Mike Bonnici is a glazier by trade, but on weekends he cruises the high seas in pursuit of marlin, tuna and topwater kings. His saltwater sled is a Sea Devil 620 and its reputation is almost as lofty as Mike’s you’d be seriously hard-pressed to find a fisho in Sydney who doesn’t know of this dynamic duo. Mike tells us he’s been fishing solidly for the past eight years, but before that he was a dedicated spearo, harassing fish below the surface. Mike is seriously hardcore. So much so, that when we took his boat out for a photo shoot at 3pm he said it was the only time he’d seen his local ramp in the daytime! Mike’s always fishing before sunrise, while the rest of us are battling the queues and trying to find that bloody winch handle. He’s also still on the water at sunset, while everyone else is telling stories about the fish they didn’t catch over a soggy pub parmigiana.



One of the most impressive parts of Mike’s rig is his electronics set-up. It’s hard to miss as it takes up the entire dash. He’s running a Simrad NSS12 evo2 for his charts and the massive new S2016, which is a dedicated sounder. All-up, there’s a whopping 28 inches of screen. It’s not just a pissing contest, either; Mike likes to split the screens on the S2016 and runs two different frequencies. Having such a large display also means he can watch the sounder from anywhere in the boat.


In terms of the installation, one issue that Mike faced was the transducer set-up. He originally went with a wet box to try to keep the transom clean. However, he discovered the flooding keel on the Sea Devil affected the transducer performance, especially at speed, because the chines ran over the face of it. He then installed an Airmar TM275LH-W on the transom and the pick-up has been gravy, even at speed. When the conditions are good, he gets a clean bottom read at 30 knots. Mike has also been out wide looking for swords and picked up depths as low as 900m.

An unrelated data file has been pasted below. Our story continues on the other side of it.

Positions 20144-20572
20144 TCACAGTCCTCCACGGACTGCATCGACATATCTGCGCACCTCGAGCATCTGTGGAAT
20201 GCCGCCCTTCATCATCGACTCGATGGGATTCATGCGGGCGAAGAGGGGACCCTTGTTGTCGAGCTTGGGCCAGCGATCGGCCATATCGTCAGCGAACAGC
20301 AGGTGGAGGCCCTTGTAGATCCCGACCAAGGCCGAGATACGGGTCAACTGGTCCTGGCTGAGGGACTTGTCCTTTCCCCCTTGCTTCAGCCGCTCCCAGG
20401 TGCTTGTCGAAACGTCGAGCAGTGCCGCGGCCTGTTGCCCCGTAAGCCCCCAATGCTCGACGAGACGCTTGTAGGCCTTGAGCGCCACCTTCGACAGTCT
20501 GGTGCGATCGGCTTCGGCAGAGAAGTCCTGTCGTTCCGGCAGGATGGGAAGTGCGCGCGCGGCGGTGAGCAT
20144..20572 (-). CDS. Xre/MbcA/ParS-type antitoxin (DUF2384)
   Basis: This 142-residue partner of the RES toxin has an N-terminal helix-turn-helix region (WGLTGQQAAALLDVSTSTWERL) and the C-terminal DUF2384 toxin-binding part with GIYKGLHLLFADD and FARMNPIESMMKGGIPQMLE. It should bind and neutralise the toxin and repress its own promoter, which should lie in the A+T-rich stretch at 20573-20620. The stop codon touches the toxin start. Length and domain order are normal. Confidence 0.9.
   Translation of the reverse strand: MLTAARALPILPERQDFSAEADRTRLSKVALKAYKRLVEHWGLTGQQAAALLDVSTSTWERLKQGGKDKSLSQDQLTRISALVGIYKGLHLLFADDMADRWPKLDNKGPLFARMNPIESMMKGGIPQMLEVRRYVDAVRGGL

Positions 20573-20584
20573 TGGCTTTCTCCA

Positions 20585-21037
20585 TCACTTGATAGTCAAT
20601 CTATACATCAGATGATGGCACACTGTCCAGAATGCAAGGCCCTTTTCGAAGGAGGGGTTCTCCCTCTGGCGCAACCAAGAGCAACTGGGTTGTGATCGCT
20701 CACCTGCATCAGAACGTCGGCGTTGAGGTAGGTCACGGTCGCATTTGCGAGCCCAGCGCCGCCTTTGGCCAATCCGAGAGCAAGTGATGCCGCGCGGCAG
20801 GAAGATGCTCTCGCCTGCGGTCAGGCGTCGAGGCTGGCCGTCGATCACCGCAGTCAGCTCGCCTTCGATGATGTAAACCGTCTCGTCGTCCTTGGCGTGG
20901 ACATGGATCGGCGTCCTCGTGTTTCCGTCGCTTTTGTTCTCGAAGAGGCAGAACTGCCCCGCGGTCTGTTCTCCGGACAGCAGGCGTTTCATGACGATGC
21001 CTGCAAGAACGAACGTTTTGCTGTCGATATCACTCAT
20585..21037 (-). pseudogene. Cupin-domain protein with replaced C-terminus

Other electronics include a Simrad RS35 VHF with AIS receiver and a Sonic Hub that Mike’s usually too busy fishing to use. He also has a 4G radar, which is a great safety asset when travelling into unfamiliar harbours at night. Mike did admit to one missing feature – an autopilot. But after seeing his mate’s boat with one, he’s penciled it onto the Christmas list.



The Sea Devil was originally developed by Peter Williams in the 1980s. Pete figured he could build a better offshore boat than the legendary Haines Hunter V17. The first was a 5.1m model (now known as a 520), the 620 evolving from that. The reputation has grown, particularly on the NSW coast where they can often be seen beach-landing at high speeds. Both models feature flooding keels (200L and 300L), 23.5-degree deadrise at the transom and a full composite construction. It’s a sweet set of specs any spearo or offshore fisherman could fall in love with, which is how Mike found out about them. Sea Devil is now owned by Jon Wilshire of Northern Beaches Marine. He typically fits big V6 or lightweight four-cylinder Suzukis, but Mike wanted an Evinrude E-TEC G2. The Captain can’t argue with him. The punch and throttle response are on point for the big deep-vee, and Mike reckons their fuel usage is up with the best: “Optimum fuel consumption is just under 1L per nautical mile cruising at 30 knots.”